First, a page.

When we say that DOT's TIGER grants are awarded to projects that create partnerships to solve problems and put people to work, we aren't kidding. And Tuesday, Federal Highway Administrator Victor Mendez helped break ground on a TIGER project in Colton, California, that will solve a rail and road problem that has plagued San Bernardino County for nearly 129 years.
That's right; since 1893, the at-grade Colton railroad crossing has caused significant freight and passenger train delays. In fact, it almost caused bloodshed back in 1893 when the Southern Pacific Railroad physically blocked California Southern Railroad's attempt to install a level crossing that would allow its north-south trains to move across the east-west tracks of its rival. The dispute escalated into a guns-drawn standoff between the two railroads and their employees, including famous lawman Virgil Earp, before the conflict was resolved and the rail junction was installed.
But the crossing's problems were only just beginning. An at-grade crossing means that one train approaching the intersection must wait until a train on the other track has cleared it. That wasn't a problem when a handful of trains passed through the crossing each day, but today as many as 135 Union Pacific, BNSF, Amtrak, and Metrolink trains pass through this crude intersection.
And that creates a major chokepoint. Trains back up. Freight shipping is slowed to and from the important Ports of Long Beach and Los Angeles. Idling trains create noise and exhaust pollution for residents. And the backed-up trains block 24 different railroad crossings on local roads, adding vehicle congestion to the list of consequences.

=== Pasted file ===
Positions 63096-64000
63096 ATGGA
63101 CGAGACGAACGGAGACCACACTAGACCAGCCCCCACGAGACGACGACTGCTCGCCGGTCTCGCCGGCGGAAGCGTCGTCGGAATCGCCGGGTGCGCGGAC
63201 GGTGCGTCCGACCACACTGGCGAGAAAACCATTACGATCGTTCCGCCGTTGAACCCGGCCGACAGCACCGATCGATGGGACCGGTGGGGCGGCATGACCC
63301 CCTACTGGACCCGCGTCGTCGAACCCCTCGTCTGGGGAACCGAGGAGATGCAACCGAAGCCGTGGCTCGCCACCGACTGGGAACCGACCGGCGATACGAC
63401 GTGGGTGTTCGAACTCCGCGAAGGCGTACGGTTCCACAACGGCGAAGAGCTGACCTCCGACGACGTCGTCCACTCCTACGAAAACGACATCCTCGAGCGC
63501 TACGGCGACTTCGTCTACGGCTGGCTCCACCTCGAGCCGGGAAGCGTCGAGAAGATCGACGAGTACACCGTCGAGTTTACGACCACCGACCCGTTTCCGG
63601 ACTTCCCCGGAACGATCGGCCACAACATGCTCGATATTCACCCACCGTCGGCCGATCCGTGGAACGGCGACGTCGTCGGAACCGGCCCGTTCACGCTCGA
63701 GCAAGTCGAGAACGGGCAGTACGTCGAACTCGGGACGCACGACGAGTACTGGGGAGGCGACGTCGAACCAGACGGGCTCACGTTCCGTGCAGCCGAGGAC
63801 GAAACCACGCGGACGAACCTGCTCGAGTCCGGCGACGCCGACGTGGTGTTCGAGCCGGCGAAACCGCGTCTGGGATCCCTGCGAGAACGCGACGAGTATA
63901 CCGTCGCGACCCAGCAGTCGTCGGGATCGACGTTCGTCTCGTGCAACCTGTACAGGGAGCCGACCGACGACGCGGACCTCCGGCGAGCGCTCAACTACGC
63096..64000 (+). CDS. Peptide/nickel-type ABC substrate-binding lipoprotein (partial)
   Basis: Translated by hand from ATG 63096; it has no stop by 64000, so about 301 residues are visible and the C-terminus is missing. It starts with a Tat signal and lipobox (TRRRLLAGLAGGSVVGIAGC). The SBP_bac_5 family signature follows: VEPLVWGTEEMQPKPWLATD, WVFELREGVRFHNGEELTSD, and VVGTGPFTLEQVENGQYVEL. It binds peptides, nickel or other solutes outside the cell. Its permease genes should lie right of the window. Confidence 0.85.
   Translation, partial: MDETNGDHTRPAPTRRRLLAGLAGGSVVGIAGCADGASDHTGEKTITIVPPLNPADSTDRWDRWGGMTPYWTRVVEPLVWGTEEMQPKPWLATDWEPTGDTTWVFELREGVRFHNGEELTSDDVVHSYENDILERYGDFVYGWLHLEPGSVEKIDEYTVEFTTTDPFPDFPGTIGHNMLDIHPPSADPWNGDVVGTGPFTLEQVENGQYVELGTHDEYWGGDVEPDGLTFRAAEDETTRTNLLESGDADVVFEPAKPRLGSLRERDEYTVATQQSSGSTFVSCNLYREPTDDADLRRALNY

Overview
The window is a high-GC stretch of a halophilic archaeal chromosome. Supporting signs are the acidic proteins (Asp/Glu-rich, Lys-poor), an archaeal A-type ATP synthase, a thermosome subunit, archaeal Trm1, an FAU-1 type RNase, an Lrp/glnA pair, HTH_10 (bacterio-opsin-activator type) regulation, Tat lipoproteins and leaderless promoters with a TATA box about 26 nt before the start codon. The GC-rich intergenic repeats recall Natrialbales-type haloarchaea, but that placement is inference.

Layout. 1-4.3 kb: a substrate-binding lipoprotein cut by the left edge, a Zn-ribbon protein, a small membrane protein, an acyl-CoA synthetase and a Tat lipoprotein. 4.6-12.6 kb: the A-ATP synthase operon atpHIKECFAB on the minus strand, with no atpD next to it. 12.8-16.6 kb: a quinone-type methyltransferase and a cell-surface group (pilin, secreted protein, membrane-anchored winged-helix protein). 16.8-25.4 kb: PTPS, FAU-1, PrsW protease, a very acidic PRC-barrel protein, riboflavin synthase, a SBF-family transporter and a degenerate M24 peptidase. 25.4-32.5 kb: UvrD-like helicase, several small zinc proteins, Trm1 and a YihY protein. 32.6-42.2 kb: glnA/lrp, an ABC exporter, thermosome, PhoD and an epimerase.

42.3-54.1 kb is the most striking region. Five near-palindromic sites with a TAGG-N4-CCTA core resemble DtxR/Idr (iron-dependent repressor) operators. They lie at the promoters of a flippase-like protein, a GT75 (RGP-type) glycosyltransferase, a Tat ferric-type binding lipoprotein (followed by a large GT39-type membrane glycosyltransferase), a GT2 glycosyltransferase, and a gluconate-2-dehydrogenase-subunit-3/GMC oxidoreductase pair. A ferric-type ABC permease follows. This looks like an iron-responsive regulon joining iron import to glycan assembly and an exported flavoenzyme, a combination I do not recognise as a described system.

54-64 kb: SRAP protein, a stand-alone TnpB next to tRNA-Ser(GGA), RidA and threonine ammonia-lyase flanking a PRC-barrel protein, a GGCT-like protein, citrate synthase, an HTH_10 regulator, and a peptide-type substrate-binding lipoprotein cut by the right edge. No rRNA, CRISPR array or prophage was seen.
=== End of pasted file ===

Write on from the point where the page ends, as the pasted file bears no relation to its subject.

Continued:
With support from the San Bernardino Associated Goverments and funding from TIGER, the state of California, and the railroads, the Alameda Corridor Transit Authority will construct an overpass for trains on the east-west tracks. This project is a terrific example of how--when regional partners come together and federal dollars attract state and private investment--we can solve transportation problems that harm businesses and local communities.
Those are the kind of results we can also expect from the transportation provisions in President Obama's American Jobs Act. From the infrastructure bank to targeted federal investments repairing roads, rails, and runways, these are bipartisan, time-tested ideas for solving transportation problems and putting American men and women back to work.
President Obama knows it. Administrator Mendez knows it. The Union Pacific and BNSF railroads know it. The town of Colton and the county of San Bernardino know it. The unemployed constructions workers waiting to get back on the job know it. And Congress knows it.
Projects like the Colton Crossing rail separation prove that America can still dream big and build big. Across the country, we've got work to do and workers ready to do it. Let's get busy.